On Wednesday, March 11, 2020, the House Ways and Means Worker and Family Support Subcommittee held a hearing on “Combating Child Poverty in America.” The hearing focused on how we can work to end child poverty and ways in which Congress can work “together with researchers, local leaders, and the communities themselves to meet that goal by replacing poverty with economic justice for all.”
Chairman Danny Davis (D-IL) opened with a statement saying, “The United States is the wealthiest nation on earth, and yet more than 10 million children live in poverty.” He conveys the injustices he sees in his district on the West Side of Chicago, where local community leaders are working at the root of the problem of fixing poverty and its detrimental effects on health. Congress needs to take a more significant role in forging paths for low-income families for success and health, he emphasized.

Ranking Member Jackie Walorski (R-IN) emphasized the need to work together to keep our poverty as low as it was in 2001. “We can’t ignore the vital role of economic growth. We see that opportunity can do more for child poverty than any government program,” she stated.

Four witnesses provided testimony: Dr. Marsha Raulerson, Pediatrician from Alabama and representative of the American Academy of Pediatrics, Joy Bivens, agency directory of Franklin County Department of Job and Family Services, Angela Rachidi, from the American Enterprise Institute, and Dr. Ron Haskins, co-direct of the Center on Children and Families at the Brookings Institute, and member of the National Academies study committee. Dr. Dolores Acevedo-Garcia, director of the Institute for Child, Youth, and Family Policy at Brandeis University, could not make it to this hearing due to travel restrictions.

Haskins spoke on behalf of his colleague Dr. Acevedo-Garcia and discussed the findings from the 2019 National Academies report, A Roadmap to Reducing Child Poverty. The report highlighted that 13 percent of U.S. children, 9.6 million, are in families with incomes below the poverty line, and 2.9 percent, 2.1 million, live in deep poverty. There is a clear linkage between child poverty and adverse child outcomes. Without programs such as SNAP, TANF, Social Security, EITC, the child poverty rate would be so much higher than it currently is, stated Haskins. The National Academies study committee found that none of the 20 programs would reduce poverty by half alone, but combination (or packages) would strongly reduce poverty and increase work.

Many of the witnesses also agreed that we need to improve the current infrastructure, expand the policies we already have, and increase federal funding to keep poverty levels down. Witness Bivens stated that in a 2016 survey, 44% of county officials said that their county either reduced or eliminated programs because of budget constraints.

Witness Dr. Raulerson and Bivens brought up the point that child poverty is not just a challenge in large urban counties, but also for rural communities, as 70% of the U.S.’s counties are considered “rural.” Congressman Brad Wenstrup (R-OH) stressed that “we are siloed,” and that he wants to see more local flexibility by bringing decision-making to the local level. Haskin and Rachidi shared that there would be budget implications because programs are siloed at the federal level. Rachidi, also discussed that expanding government programs are not the solution and that promoting federal policies with work allow families to escape poverty.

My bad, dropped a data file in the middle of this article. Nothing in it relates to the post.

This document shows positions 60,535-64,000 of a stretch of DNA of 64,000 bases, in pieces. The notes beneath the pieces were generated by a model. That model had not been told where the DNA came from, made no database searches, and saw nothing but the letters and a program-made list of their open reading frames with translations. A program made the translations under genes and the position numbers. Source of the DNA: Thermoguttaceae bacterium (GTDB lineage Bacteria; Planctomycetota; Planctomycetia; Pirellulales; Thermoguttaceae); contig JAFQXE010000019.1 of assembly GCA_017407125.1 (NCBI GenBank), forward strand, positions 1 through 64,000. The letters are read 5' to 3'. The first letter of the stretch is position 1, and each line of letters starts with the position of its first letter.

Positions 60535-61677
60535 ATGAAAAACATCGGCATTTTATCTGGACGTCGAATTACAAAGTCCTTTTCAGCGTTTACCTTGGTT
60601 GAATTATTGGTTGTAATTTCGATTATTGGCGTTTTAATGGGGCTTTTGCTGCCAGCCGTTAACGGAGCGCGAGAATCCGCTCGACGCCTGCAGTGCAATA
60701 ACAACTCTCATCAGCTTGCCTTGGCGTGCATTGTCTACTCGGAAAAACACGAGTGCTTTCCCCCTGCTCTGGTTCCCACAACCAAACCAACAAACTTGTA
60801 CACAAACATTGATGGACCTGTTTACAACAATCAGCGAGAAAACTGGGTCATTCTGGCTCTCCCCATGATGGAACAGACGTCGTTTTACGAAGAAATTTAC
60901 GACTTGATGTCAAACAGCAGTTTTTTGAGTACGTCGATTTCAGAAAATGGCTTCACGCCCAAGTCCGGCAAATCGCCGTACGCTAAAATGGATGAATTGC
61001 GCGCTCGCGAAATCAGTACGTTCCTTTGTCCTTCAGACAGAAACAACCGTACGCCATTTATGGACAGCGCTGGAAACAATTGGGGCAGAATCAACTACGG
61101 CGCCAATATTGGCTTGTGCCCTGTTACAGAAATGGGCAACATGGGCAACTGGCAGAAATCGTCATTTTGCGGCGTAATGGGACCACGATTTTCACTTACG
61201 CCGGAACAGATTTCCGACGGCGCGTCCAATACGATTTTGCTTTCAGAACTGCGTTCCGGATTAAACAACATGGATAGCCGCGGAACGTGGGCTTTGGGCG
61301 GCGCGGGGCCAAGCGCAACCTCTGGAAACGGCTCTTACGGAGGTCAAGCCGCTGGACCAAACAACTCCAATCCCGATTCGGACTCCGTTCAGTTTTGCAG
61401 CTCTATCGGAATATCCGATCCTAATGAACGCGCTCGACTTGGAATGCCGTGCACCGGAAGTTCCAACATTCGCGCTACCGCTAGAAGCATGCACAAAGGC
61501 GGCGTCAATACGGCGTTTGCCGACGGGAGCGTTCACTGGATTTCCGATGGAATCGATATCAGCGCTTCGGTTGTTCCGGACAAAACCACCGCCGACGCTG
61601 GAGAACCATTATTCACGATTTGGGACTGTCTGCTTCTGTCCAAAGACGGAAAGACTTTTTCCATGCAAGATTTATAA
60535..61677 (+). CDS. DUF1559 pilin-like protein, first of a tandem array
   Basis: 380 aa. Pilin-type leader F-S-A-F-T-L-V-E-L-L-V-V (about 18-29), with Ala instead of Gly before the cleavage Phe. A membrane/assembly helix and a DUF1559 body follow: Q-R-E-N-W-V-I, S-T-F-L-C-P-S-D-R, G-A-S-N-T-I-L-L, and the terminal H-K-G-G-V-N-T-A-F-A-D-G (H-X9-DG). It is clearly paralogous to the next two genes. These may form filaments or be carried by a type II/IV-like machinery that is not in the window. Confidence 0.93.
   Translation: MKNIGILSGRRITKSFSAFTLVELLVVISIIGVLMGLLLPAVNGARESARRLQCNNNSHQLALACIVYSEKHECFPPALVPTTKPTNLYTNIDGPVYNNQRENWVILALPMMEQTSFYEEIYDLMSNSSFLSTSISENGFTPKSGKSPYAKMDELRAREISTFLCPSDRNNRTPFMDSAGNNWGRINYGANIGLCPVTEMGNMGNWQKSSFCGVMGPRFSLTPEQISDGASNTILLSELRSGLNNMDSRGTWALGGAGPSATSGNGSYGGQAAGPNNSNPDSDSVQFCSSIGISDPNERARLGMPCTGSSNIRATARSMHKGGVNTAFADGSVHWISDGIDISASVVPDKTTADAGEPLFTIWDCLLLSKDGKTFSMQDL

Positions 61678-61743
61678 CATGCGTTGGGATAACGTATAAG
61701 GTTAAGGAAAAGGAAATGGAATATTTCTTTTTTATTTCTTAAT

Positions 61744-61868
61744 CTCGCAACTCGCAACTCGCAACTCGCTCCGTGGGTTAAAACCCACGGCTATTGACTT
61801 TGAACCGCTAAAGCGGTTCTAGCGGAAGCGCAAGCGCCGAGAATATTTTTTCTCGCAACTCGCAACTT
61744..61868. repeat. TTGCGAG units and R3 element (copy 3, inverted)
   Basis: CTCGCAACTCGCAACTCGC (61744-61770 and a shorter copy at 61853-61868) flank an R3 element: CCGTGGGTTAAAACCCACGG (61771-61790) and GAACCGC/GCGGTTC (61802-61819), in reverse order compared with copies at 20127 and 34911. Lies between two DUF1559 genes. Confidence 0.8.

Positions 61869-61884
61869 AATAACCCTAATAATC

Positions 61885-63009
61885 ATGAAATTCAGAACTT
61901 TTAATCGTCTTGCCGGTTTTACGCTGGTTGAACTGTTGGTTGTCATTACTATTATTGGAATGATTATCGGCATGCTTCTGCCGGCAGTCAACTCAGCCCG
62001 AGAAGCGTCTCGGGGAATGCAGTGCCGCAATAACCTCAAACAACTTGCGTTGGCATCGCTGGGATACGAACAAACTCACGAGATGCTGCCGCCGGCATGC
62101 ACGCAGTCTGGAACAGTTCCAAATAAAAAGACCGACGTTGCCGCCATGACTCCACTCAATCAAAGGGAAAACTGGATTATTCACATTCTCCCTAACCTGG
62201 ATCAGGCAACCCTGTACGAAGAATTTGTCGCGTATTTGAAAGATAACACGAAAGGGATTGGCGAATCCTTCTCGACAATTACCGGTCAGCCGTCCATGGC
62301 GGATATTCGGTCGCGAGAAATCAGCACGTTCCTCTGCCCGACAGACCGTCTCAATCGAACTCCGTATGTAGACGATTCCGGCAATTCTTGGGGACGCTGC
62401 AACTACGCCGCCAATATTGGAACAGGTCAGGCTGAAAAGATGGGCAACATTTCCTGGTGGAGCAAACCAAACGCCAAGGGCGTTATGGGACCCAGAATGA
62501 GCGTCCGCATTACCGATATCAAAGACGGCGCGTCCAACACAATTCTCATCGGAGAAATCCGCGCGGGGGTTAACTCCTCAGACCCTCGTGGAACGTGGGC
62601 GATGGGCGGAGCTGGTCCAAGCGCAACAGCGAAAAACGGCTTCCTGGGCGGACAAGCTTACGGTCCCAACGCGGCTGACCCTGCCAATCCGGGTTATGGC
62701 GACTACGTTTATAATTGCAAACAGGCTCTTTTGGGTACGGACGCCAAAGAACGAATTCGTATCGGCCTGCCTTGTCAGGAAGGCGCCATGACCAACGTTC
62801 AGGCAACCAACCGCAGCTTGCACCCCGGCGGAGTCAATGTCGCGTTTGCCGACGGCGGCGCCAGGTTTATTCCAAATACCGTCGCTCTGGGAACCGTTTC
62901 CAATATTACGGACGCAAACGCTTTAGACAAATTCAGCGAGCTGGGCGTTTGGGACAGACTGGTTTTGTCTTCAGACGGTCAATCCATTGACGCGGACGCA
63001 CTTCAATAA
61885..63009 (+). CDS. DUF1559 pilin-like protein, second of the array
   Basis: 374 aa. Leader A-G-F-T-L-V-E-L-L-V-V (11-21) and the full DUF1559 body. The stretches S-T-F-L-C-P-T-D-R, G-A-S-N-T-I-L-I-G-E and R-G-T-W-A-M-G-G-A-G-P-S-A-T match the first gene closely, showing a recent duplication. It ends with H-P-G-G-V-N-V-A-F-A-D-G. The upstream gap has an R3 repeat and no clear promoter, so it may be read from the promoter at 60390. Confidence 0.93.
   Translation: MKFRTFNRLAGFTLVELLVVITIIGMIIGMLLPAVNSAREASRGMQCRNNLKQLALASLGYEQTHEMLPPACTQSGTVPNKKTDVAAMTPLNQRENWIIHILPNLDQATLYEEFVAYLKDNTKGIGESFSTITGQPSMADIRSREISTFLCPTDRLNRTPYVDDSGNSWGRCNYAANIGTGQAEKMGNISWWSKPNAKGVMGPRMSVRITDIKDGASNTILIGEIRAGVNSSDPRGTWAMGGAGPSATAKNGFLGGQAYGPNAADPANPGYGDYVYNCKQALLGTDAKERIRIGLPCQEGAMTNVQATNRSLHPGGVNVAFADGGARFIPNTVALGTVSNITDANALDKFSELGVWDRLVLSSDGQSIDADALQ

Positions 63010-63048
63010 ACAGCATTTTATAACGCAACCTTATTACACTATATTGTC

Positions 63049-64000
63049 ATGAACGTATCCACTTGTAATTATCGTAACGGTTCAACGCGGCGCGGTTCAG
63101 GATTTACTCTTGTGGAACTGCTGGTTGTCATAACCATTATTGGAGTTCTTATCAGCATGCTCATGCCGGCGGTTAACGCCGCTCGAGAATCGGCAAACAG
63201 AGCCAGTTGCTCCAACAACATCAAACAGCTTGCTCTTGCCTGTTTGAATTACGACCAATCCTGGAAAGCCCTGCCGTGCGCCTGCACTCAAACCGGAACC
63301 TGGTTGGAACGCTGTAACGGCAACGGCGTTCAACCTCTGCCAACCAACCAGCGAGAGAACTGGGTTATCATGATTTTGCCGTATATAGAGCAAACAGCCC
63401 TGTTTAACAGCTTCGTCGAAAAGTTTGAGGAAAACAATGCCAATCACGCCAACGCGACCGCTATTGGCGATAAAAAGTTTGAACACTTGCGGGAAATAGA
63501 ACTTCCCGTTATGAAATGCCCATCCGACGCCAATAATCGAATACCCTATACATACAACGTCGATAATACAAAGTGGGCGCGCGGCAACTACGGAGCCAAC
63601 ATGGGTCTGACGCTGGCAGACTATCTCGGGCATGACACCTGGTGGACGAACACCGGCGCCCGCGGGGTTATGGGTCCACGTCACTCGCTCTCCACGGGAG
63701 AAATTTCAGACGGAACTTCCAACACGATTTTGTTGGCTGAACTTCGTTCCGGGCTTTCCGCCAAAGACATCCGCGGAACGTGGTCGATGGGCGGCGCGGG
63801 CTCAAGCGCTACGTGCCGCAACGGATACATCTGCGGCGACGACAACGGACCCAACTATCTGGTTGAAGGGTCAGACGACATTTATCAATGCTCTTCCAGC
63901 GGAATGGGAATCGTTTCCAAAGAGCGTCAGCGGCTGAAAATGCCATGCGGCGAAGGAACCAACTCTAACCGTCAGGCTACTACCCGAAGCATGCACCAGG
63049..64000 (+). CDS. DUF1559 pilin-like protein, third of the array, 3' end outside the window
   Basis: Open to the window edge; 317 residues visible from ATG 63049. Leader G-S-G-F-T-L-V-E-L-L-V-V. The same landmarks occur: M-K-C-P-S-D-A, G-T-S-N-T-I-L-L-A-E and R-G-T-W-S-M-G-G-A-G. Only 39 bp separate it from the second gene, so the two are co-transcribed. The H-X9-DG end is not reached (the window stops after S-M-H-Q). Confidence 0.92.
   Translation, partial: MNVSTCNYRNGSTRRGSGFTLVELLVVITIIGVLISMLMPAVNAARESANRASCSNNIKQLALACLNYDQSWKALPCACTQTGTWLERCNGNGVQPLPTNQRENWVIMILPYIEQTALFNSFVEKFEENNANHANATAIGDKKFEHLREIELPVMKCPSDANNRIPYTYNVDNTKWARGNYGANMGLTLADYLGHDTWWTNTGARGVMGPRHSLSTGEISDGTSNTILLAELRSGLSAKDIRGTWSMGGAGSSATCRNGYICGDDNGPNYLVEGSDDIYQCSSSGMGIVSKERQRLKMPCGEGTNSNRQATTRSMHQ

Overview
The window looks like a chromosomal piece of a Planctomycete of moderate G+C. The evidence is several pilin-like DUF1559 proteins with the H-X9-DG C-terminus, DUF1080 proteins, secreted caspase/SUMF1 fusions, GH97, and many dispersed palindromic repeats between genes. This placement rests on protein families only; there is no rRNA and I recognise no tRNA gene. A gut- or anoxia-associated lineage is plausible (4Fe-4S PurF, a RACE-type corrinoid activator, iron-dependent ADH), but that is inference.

Congresswoman Judy Chu (D-CA) shared that she is planning to introduce a bill that will extend foster care to age 21 to all states to help combat child poverty, a proposal CWLA is including as one of its priorities for this year. She then asked Dr. Haskins how this measure could reduce child poverty. He then highlighted how requirements originating in the Ways and Means Committee have loosen up and allowed states to use federal and state dollars. Haskin replied, “I don’t see that as an anti-poverty policy, although it can have effects [for foster youth].” “I see this as a policy of equity, we don’t do enough for foster kids and never have…. We should do more to help them.” Congresswoman Terri Sewell (D-AL) asked Dr. Raulerson what the expansion of Medicaid would do for children. Dr. Raulerson stated that expansion would help in particular by expanding access for adults. Alabama is one of 14 states that has not expanded Medicaid coverage under the ACA. She went on to highlight other shortfalls in Alabama. She said Early Head Start is nonexistent in rural Alabama, SNAP does not feed a family for a month but it helps families provide food, and the state needs more home visitation programs.

Congresswoman Chu also noted with the rising issue of COVID-19: “It’s made something crystal clear, and that’s having a government that takes care of the least among us that fights so that every American family can meet their basic needs, is not just the right thing to do, it’s also the smart and safe thing to do for society.” Lower-income families will be less likely to seek medical attention, which means they will be less likely to get tested for this virus.

Our children are our future. Congressman Ron Estes (R-KA) remarked that “having one child in poverty is too many.” The Committee believes that we need to invest in them so that they do not have to face challenges that stem from child poverty. There needs to be a level of collaboration across programs to ensure the success of them.